Additionally, you can earn shares as long as the business remains open. On the other hand, you stop earning fixed income money once the due date comes.
Sell fixed income investments
As with stocks, you can sell fixed income products before they expire. The market price depends on several factors, such as interest rate risk.
In turn, you will receive an amount different from its original face value or “face value”. You can sell it for a higher price, but the buyer will have a lower return at maturity.
What’s more, you will have to pay a “markdown” to your broker. This is a portion that brokers deduct from the sale price to cover the cost and profit of the transaction.
Types of fixed income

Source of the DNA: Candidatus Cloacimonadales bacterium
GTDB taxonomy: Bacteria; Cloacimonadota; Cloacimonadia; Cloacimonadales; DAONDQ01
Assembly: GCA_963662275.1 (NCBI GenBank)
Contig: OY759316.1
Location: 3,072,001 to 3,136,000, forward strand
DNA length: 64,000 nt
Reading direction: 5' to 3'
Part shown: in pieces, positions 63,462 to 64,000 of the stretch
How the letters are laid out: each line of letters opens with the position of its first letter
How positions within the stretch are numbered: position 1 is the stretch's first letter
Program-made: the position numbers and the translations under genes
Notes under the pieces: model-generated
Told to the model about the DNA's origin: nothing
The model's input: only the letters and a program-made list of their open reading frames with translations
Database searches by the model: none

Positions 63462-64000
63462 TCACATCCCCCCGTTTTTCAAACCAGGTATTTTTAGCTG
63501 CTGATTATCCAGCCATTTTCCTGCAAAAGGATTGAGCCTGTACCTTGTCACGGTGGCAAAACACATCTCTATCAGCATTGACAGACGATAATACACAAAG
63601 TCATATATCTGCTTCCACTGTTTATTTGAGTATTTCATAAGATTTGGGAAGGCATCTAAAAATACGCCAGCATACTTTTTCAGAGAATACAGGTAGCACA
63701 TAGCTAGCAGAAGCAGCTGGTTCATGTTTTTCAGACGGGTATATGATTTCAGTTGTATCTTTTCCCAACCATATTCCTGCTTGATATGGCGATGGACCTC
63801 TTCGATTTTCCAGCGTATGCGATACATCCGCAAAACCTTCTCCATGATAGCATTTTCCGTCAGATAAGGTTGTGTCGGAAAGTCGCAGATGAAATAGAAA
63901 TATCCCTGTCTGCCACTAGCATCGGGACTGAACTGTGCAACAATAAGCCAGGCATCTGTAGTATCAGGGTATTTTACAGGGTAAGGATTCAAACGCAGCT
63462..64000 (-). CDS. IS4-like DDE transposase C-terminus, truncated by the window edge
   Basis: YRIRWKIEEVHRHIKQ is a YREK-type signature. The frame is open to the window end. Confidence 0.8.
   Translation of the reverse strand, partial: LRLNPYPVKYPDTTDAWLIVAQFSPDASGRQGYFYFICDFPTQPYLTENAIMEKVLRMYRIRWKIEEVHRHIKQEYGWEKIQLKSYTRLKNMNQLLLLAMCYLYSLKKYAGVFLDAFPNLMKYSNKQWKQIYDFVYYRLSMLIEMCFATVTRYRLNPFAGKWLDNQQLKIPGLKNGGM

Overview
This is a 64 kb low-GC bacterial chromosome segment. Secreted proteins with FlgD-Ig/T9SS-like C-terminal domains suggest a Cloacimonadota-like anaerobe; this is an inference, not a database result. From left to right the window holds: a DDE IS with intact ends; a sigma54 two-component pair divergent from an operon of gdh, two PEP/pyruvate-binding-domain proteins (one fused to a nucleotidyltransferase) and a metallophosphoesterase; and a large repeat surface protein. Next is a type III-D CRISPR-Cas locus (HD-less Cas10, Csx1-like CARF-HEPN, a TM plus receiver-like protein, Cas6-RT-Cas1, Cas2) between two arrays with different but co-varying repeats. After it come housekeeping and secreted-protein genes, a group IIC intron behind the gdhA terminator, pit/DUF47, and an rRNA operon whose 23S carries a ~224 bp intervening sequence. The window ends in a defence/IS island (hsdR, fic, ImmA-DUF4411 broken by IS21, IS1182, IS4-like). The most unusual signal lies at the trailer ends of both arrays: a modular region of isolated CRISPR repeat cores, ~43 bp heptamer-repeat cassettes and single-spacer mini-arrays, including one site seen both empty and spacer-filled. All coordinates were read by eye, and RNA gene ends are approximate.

There is a wide selection of fixed income products. Note that there are other fixed income products that we may not have discussed:
- Certificates of deposit (CD)
- Bond funds
- Money market funds
These options have their advantages and quirks, so none of them are perfect. Match viable choices to your investment strategy.
Certificates of deposit (CD)
These allow you to save money at a fixed interest rate for a certain period. They are also called term deposits.
You start by purchasing these certificates of deposit. Then you have to leave your money until the due date. Before the deadline, you usually receive payment twice a year.
Banks and credit unions regularly provide CDs. On the other hand, brokerage firms grant their options.
Recently a new type called Equity indexed CDs emerged. However, most investors disapprove of them and prefer the classic certificate of deposit instead.
Buying bonds means a loan to your government, municipality or business. Thus, bond market options can be classified according to their issuers.
As the name suggests, private companies issue corporate bonds. Their interest rates and prices depend on a company’s creditworthiness and financial stability.